Solar Impulse founder André Borschberg and co-founder Bertrand Piccard devised a plan to trade off piloting duties in the single-seater. (© Solar Impulse / Rezo.ch)
(Solar Impulse / Revillard / Rezno.Ch)
At 5,070 pounds, the plane weighs about as much as an SUV. Its wingspan is 236 feet, more than that of a Boeing 747. (© Solar Impulse / Rezo.ch)
The lightweight Solar Impulse 2, a new solar-powered aircraft, is attempting the first round-the-world flight without using a drop of fuel. (© Solar Impulse / Rezo.ch)
Before it departed from Abu Dhabi, the plane carried out an inaugural flight, taking off from the Payerne airport in Switzerland. (© Solar Impulse / Rezo.ch)
  • On long stretches over oceans, the pilot will be alone in the plane for five to six days and eat food akin to astronaut fare. (© Solar Impulse / Rezo.ch)
  • This Solar-Powered Plane is Currently Circumnavigating the World

    With 17,000 solar cells in its wing and tail, the aircraft relies solely on sunshine to keep its motors running

    Smithsonian Magazine | Subscribe

    If ever there were a reason to sleep on a seat that converts to a toilet, circumnavigating the world in a solar-powered plane might be it. The revolutionary solo aircraft—imagined by the psychiatrist and round-the-world balloonist Bertrand Piccard, and designed by an engineer named André Borschberg—will, Borschberg predicts, “change the way we think about energy.”

    Solar Impulse 2 weighs as little as an SUV but boasts a wingspan greater than a Boeing 747. It’s built of carbon fiber, with 17,000 solar cells in the wing and tail; during the day the cells on the wing supply the motors with energy and charge lithium batteries, which power the plane at night. Top speed is a poky 87 miles per hour, but the maximum altitude is a heady 28,000 feet.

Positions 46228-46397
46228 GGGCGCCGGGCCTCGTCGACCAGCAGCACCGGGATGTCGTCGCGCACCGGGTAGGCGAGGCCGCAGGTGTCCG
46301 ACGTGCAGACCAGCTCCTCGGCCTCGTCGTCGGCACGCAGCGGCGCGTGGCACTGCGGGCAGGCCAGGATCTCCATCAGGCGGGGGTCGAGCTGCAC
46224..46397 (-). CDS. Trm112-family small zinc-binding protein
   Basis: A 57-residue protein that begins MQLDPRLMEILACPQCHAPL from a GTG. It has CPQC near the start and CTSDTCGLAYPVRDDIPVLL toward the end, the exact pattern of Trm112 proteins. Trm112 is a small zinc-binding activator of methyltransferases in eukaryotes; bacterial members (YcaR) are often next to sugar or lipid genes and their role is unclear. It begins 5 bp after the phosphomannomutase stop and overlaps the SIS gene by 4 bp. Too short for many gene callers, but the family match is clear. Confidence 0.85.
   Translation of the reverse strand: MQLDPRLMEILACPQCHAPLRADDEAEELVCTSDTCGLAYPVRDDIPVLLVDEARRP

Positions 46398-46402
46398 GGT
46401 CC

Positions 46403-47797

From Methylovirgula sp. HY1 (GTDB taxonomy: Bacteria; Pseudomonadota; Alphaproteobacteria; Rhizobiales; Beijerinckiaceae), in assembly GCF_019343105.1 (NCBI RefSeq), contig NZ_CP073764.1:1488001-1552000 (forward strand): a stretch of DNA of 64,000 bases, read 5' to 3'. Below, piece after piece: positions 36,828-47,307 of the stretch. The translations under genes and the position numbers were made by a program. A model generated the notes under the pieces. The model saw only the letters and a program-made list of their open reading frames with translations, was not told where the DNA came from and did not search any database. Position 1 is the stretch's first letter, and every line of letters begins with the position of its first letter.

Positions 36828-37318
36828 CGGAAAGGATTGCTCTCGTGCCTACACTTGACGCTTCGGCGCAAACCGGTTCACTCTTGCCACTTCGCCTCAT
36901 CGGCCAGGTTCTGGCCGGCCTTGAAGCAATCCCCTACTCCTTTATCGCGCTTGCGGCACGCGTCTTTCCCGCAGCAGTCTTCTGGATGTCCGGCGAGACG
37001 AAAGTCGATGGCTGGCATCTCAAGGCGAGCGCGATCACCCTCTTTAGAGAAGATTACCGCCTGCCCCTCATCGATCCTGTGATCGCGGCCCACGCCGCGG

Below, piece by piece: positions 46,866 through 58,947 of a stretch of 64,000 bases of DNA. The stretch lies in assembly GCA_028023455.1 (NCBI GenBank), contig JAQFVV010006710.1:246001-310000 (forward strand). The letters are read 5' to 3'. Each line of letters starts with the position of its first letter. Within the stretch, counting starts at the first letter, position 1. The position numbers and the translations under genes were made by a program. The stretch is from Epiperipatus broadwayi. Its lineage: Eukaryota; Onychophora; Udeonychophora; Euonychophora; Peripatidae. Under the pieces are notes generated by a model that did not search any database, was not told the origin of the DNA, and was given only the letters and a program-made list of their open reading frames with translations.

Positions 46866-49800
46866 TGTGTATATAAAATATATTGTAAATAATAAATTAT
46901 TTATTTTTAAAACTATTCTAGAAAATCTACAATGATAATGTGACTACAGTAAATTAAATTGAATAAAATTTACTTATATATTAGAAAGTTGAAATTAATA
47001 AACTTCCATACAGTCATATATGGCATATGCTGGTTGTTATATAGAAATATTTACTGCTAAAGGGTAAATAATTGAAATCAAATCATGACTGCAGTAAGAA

After taking off in early March from Abu Dhabi, the plane is currently flying east over Asia and the Pacific, and will cross the United States this month before returning to the United Arab Emirates this summer. The itinerary depends on the weather—sunshine, after all, is a must. Borschberg and Piccard are taking turns piloting, and each is prepared to spend five or six days and nights in the air at a time. The Swiss pilots are eating food akin to astronaut fare, listening to Leonard Cohen recordings and using self-hypnosis to “regenerate” and sleep less.

    “People believe they have to reduce their lifestyles to protect the environment,” says Piccard. “We want to demonstrate that clean technology can achieve the impossible: protecting the environment, creating jobs and making profit for industry.”

    About Sasha Ingber

    Sasha Ingber is associate editor for the Smithsonian Journeys Travel Quarterly. She is a frequent contributor to National Geographic and has also written for The Atlantic, The Washington Post Magazine and NPR.

    Read more from this author |
    Tags

    Comment on this Story

    comments powered by Disqus